The dress was low slung, very different to the dresses which Ariengil normally wore; it reached to the floor and flowed well. There were no sleeves, just thin, dainty straps. The straps and the top of the dress were decorated with tiny roses, made out of rose petals. The dress was incredible and Ariengil looked stunning.
The family set out towards the village centre where the market stalls had been earlier. There were three grand chairs in front of the fountain and a young lady, the Nabroner, sat in the middle one, her ginger hair plaited with ribbons entwined into it.
The villagers were seated on the floor or on walls separating houses. As the family arrived, a trumpet sounded and a masked man and woman stepped out from behind the fountain. `Hurry, we are late,’ whispered Nárfin.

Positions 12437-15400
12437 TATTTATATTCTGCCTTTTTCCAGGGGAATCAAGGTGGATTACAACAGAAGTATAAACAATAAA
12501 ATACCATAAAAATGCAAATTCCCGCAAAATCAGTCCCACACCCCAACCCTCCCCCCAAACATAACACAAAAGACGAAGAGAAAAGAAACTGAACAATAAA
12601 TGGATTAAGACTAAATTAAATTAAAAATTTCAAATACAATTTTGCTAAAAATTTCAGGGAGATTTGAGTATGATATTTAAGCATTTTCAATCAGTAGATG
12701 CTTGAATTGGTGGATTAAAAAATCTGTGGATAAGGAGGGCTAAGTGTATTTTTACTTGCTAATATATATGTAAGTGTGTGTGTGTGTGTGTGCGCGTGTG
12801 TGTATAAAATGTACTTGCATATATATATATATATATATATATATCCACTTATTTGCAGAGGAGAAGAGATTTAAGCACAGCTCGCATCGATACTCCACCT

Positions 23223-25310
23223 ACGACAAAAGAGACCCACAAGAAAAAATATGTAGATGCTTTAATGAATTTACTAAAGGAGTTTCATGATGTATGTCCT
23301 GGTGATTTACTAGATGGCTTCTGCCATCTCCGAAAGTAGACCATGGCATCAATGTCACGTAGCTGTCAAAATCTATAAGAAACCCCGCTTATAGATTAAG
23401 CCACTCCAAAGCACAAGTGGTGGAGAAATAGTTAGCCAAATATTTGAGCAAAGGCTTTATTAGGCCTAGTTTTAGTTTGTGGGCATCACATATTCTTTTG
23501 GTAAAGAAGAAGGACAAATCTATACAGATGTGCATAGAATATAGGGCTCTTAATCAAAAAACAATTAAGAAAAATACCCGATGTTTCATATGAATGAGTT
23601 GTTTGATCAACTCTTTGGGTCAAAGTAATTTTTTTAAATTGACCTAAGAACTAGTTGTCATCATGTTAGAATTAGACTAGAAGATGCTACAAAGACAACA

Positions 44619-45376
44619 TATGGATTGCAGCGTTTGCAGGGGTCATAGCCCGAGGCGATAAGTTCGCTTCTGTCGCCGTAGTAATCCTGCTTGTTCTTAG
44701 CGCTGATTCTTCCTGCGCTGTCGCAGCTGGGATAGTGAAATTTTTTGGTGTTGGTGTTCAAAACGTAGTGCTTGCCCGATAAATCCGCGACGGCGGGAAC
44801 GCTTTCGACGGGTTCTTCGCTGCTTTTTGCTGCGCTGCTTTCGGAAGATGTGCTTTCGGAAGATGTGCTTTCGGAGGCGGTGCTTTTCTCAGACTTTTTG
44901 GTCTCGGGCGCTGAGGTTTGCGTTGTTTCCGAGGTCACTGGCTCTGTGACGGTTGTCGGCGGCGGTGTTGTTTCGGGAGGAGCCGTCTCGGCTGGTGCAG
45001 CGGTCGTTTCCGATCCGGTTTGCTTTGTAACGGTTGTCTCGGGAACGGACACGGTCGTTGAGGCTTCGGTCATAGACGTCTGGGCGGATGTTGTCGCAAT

The masked people began to dance and sing whilst the crowds clapped in time. A loud crash of a cymbal was heard and the dancers stopped in mid-air and the Nabroner stood up. She walked to a wooden board which was leaning against a tall wall and stood, shaking visibly.
The dancers now took three throwing knives each and stood four metres away from the maiden. The man drew himself up completely straight, threw two knives to the floor and stretched upwards with the knife directly to the sky. The girl shut her eyes but was told by a person nearby to open them. She did so just as the masked man threw his knife towards her.